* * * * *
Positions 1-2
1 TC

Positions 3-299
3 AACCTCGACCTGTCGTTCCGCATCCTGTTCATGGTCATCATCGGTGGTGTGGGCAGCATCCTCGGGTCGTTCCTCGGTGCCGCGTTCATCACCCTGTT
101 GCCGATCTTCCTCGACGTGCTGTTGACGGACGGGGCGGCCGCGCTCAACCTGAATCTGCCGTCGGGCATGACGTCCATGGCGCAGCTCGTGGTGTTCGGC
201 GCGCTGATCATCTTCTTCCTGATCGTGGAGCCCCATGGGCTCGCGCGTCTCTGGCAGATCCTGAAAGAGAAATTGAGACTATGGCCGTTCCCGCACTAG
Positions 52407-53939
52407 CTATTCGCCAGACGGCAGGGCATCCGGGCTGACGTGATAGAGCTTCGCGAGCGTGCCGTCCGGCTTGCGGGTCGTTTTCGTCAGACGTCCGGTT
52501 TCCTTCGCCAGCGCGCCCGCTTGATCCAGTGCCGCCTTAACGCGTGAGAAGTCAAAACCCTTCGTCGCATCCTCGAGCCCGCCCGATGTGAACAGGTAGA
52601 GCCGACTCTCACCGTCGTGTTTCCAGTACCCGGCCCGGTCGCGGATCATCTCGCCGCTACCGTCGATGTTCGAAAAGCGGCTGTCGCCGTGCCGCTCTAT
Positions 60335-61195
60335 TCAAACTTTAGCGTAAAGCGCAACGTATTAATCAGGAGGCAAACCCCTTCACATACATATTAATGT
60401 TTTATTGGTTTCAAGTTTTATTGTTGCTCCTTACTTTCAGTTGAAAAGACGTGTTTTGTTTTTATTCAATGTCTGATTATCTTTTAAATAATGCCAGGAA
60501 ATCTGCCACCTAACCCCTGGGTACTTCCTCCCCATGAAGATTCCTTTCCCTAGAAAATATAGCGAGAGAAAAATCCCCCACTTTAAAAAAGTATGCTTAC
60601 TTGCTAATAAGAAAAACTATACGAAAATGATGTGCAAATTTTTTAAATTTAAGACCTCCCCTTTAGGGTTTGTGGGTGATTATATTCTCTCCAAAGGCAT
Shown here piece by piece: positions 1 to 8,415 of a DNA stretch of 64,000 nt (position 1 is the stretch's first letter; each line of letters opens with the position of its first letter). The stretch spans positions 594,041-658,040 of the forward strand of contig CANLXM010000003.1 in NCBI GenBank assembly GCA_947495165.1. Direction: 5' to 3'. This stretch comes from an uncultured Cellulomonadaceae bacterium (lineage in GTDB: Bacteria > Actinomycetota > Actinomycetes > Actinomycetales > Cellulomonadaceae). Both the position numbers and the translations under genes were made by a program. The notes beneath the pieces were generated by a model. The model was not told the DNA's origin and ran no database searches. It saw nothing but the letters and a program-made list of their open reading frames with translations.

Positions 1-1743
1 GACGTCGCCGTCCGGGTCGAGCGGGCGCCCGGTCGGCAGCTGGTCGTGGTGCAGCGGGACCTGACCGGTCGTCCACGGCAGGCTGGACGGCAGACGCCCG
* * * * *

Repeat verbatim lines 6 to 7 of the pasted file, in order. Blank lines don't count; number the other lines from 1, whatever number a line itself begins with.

201 GCGCTGATCATCTTCTTCCTGATCGTGGAGCCCCATGGGCTCGCGCGTCTCTGGCAGATCCTGAAAGAGAAATTGAGACTATGGCCGTTCCCGCACTAG
Positions 52407-53939